God. Is. With. Us.

I love Christmas. The carols, the wonder, the traditions, the too-much-food-only-eaten-once-a-year.

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It is the time of year I most miss being with my family, the time when living over seas is most costly, not in money but in feeling, the feeling that comes when you are surrounded by those who know and love you most.
Last Christmas was the third in a row away from all our family, the fifth away from my home country Australia. It felt like that, far and long and all too many days. It felt like three hundred and sixty five days times too many. Life had been full of challenges and as Christmas was approaching I wrote in my prayer journal…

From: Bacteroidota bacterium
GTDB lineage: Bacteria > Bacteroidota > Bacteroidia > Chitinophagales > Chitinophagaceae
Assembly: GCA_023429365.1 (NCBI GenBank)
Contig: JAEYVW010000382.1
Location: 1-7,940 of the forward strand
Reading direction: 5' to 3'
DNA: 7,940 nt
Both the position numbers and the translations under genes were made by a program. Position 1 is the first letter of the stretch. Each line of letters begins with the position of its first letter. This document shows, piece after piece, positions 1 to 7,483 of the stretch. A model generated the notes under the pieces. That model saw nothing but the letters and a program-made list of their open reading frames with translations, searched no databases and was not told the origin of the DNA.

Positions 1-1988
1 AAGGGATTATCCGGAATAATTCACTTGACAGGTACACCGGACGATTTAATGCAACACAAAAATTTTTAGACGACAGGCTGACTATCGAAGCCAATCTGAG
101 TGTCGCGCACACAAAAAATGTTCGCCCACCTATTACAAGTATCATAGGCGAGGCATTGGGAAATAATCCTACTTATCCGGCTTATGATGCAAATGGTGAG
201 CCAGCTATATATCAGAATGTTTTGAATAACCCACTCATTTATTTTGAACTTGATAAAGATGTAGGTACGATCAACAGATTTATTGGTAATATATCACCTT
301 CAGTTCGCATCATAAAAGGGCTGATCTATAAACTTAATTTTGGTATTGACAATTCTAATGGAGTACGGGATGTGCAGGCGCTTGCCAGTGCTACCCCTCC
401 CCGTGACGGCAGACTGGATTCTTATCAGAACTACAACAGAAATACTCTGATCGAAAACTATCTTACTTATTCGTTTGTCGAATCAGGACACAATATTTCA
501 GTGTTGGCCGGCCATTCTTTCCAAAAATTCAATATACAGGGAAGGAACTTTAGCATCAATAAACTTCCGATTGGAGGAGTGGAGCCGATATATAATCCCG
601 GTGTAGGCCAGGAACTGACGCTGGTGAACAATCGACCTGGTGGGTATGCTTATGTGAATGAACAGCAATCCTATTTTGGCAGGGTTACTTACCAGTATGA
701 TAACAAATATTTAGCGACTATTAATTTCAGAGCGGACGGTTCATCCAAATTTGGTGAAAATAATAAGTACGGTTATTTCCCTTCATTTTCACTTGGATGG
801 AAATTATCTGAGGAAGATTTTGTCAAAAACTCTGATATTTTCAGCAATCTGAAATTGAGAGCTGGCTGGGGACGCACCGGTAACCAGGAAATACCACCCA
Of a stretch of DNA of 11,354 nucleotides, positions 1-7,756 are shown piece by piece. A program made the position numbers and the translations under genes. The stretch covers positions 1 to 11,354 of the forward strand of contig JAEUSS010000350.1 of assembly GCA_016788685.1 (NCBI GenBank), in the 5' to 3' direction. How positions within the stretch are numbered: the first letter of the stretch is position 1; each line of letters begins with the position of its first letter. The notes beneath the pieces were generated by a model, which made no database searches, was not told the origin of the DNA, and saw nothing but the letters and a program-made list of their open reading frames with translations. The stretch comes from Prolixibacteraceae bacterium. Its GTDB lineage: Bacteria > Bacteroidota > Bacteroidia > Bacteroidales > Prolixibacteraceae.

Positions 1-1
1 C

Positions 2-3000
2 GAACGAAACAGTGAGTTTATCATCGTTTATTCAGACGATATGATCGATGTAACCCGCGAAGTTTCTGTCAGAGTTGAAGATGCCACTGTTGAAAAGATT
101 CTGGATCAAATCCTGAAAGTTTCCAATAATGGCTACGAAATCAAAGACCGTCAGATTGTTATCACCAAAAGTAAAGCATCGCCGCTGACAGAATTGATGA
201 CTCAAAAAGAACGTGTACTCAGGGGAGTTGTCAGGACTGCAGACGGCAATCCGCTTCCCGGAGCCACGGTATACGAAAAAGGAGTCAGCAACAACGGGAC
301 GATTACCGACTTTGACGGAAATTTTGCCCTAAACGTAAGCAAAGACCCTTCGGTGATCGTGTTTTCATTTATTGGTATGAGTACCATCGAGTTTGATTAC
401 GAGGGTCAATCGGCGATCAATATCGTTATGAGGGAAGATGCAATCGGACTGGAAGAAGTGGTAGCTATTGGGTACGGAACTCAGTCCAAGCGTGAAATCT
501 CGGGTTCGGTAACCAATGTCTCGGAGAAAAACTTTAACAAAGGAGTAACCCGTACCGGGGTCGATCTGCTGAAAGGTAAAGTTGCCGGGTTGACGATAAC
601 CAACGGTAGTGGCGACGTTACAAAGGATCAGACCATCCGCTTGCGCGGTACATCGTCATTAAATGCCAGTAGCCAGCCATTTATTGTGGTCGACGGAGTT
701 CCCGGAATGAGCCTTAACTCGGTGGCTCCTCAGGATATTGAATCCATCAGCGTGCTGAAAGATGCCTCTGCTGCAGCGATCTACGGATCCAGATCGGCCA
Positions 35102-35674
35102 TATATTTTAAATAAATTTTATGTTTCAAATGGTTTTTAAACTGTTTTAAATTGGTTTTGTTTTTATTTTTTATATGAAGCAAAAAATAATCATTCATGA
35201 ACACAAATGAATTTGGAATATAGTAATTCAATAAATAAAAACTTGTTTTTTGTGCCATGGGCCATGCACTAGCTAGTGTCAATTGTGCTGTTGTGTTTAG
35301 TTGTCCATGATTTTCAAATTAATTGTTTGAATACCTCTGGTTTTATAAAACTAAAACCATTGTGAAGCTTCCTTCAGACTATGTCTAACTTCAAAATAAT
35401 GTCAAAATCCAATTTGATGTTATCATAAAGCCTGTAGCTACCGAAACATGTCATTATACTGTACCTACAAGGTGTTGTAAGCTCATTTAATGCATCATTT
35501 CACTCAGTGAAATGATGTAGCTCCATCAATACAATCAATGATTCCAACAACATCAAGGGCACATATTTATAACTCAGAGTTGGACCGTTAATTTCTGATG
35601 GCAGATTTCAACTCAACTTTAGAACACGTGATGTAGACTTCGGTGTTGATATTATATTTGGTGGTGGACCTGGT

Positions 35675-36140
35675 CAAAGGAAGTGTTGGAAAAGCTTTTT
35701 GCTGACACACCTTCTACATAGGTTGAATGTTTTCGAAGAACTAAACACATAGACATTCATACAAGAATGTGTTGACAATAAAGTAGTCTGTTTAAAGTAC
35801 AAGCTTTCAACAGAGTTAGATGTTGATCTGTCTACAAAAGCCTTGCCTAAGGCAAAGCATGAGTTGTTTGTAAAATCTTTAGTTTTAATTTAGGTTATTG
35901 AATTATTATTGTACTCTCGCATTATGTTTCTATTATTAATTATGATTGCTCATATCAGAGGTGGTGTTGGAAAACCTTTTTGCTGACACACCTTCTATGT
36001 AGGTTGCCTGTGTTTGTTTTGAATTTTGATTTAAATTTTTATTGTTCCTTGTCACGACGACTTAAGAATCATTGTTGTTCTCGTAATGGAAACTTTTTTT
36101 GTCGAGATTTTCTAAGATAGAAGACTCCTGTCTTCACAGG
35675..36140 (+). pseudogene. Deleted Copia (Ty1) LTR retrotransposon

“Is provision not coming? Are we on our own to sort this thing out? Are you there? Do we give up? Will you hold us up? … Please show yourself to be with us … us to be with you.”

In that moment full of doubt and fear my eyes fell on the open Bible in front of me. It had flipped open to Matthew 1:23… the Christmas story. “She will give birth to a son and they will call him Emmanuel, which means “God is with us”.
God is with us. It’s the whole point really. The name that names everything.
How quickly I forget.

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Two days later I forgot again. It was a Thursday, one of the days we run kids clubs for inner city children in Trench-town, (Kingston, Jamaica). I was tired. My own children were sick, recovering from flu. I had dragged them to kids club with me because I couldn’t leave them with a baby sitter. They had had to sit up the back in sniffling-cold-condition. One of those guilty-mommy moments. The moments you wonder if just anyone should be allowed to have children, whether if there was a test before parenthood you would fail it hands down. I had bribed them with fast food afterwards to ease the blow, and bribed my conscience with, “It’s just a cold, they’ll be fine”.